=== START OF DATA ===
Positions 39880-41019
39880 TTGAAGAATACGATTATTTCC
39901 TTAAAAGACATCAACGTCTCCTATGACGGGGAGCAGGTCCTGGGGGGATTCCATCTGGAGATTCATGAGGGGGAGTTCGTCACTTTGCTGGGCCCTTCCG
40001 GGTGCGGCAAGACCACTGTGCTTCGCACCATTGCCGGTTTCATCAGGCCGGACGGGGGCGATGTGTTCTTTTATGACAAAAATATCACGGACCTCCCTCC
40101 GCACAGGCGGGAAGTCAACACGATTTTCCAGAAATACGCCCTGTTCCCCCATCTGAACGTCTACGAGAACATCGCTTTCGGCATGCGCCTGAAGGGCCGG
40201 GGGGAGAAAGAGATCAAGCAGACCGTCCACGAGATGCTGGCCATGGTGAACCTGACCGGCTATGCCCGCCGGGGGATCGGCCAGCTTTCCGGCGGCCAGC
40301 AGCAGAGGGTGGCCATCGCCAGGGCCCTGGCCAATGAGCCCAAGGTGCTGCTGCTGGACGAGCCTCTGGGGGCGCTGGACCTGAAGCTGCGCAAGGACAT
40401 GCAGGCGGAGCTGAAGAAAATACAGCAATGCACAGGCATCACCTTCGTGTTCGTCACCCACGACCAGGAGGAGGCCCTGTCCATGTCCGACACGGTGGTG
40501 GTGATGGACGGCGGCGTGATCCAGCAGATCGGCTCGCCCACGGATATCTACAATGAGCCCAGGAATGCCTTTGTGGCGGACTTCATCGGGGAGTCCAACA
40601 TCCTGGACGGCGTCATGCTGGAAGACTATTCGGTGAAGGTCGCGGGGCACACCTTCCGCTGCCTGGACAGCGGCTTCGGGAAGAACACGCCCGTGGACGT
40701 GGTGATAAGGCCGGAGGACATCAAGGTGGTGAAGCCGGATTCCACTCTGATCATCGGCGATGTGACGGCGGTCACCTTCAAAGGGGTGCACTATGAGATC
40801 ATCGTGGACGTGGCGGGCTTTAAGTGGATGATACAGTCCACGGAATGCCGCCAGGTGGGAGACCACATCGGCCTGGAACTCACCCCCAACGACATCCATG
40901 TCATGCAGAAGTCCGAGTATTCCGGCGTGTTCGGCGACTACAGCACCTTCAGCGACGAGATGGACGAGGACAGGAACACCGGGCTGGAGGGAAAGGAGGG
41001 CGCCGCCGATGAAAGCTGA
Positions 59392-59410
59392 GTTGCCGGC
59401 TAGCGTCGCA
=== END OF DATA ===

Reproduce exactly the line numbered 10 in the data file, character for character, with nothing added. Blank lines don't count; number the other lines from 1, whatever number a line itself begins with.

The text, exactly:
40601 TCCTGGACGGCGTCATGCTGGAAGACTATTCGGTGAAGGTCGCGGGGCACACCTTCCGCTGCCTGGACAGCGGCTTCGGGAAGAACACGCCCGTGGACGT